$1,842,831,000

G.

Increase the employment, retention, and earnings replacement of workers dislocated in important part because of trade and who receive trade adjustment assistance benefits. In Fiscal Year 2004:

70% of individuals registered who are not employed at registration will be employed in the first quarter after program exit.

88%* of those employed in the first quarter after program exit will be employed in the second and in the third quarters after program exit.

Those who are employed in the third quarter after program exit will earn, on average, 90% of their pre separation earnings. 

$1,386,353,000

*DOL goals have been revised to be consistent with the common measures for federal job training and employment. Indicators that are asterisked are common measures where tentative targets have been established based on best available data. Where data are insufficient at this time to set a preliminary target, a target will be established in PY 2004 (July 1, 2004 – June 30, 2005) and final targets will be updated in FY 2005 planning documents.  Please refer to Appendix B for further information on these goals.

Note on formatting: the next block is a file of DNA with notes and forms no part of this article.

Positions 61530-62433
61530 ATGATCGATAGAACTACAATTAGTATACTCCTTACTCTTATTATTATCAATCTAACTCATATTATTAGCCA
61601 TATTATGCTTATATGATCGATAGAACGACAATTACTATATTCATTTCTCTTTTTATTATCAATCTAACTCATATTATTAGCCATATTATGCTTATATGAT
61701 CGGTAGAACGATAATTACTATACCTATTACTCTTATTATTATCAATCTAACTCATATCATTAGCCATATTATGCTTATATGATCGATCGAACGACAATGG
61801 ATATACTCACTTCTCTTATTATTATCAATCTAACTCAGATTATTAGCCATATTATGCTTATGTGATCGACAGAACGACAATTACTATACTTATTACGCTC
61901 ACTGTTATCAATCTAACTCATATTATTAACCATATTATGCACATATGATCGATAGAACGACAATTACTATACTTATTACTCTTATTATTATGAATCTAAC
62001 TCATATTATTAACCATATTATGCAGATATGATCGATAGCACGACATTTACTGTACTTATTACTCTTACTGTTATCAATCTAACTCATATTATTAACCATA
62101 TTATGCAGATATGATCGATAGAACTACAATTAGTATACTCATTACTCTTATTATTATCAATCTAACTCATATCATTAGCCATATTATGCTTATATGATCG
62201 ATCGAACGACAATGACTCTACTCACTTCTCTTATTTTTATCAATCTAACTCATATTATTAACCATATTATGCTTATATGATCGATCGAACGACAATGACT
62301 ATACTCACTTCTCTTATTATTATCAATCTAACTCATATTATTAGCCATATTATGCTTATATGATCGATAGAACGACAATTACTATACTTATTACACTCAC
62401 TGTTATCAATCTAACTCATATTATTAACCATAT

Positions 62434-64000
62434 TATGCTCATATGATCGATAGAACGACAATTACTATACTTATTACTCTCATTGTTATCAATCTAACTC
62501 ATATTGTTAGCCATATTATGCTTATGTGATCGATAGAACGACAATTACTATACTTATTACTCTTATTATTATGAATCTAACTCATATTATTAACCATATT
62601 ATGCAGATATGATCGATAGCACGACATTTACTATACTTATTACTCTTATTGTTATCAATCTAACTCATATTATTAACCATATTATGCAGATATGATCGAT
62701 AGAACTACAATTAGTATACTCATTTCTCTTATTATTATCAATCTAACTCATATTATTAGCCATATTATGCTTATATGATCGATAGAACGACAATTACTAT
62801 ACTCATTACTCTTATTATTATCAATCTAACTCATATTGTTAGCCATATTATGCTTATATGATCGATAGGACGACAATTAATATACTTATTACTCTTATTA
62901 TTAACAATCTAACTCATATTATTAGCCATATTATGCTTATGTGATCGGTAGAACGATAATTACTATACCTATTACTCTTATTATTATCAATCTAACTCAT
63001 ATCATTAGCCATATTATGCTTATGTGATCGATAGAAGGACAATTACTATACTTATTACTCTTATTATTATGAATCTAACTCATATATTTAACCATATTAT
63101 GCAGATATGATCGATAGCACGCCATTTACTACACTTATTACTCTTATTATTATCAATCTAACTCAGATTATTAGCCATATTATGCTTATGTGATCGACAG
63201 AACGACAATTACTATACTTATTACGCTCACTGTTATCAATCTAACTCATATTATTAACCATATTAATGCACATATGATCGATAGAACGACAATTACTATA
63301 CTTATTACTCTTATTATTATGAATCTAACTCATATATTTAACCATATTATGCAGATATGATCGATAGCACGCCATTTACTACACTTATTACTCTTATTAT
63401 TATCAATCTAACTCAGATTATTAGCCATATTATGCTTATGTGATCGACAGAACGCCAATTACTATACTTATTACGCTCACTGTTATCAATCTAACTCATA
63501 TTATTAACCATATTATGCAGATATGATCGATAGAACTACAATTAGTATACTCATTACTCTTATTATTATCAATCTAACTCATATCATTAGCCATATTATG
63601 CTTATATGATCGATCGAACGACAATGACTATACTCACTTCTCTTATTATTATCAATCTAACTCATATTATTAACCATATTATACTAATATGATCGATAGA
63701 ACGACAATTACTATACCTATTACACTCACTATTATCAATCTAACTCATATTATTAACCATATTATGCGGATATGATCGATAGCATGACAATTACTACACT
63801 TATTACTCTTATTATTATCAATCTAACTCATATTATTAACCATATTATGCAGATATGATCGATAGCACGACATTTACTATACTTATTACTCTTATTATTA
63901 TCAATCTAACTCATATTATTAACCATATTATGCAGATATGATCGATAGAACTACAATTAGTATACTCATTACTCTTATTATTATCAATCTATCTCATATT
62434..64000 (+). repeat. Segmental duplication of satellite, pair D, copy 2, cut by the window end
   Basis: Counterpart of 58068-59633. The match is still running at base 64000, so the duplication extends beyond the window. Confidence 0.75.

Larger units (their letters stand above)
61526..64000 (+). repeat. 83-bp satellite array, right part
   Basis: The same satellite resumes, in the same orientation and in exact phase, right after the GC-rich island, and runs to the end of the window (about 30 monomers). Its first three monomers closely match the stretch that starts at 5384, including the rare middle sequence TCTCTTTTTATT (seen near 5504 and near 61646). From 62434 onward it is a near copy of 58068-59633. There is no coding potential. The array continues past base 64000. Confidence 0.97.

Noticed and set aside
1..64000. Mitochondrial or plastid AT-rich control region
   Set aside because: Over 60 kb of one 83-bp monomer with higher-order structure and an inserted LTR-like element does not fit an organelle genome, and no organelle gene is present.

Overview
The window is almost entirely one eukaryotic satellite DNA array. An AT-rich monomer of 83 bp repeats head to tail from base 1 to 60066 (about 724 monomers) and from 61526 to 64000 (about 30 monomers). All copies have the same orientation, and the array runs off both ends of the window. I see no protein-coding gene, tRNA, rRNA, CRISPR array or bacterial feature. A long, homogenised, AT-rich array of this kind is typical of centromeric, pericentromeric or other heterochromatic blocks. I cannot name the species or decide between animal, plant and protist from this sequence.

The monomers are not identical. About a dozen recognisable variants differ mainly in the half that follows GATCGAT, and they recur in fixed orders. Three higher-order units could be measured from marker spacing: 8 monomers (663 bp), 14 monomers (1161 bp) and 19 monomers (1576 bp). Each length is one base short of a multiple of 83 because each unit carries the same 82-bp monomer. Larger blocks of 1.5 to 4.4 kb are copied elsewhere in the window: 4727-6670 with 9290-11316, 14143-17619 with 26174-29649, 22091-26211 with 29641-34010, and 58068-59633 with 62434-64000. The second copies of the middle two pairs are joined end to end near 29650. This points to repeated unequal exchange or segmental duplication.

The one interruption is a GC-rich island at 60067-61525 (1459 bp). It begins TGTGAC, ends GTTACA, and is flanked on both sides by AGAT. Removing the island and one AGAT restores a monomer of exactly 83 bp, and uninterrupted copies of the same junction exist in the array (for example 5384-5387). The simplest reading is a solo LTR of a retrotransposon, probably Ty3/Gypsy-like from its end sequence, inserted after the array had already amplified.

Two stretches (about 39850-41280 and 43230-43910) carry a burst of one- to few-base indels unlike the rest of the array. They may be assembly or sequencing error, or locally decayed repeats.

Means and Strategies

Operating Agencies: ETA, ODEP, VETS

Sustained Efforts in FY 2004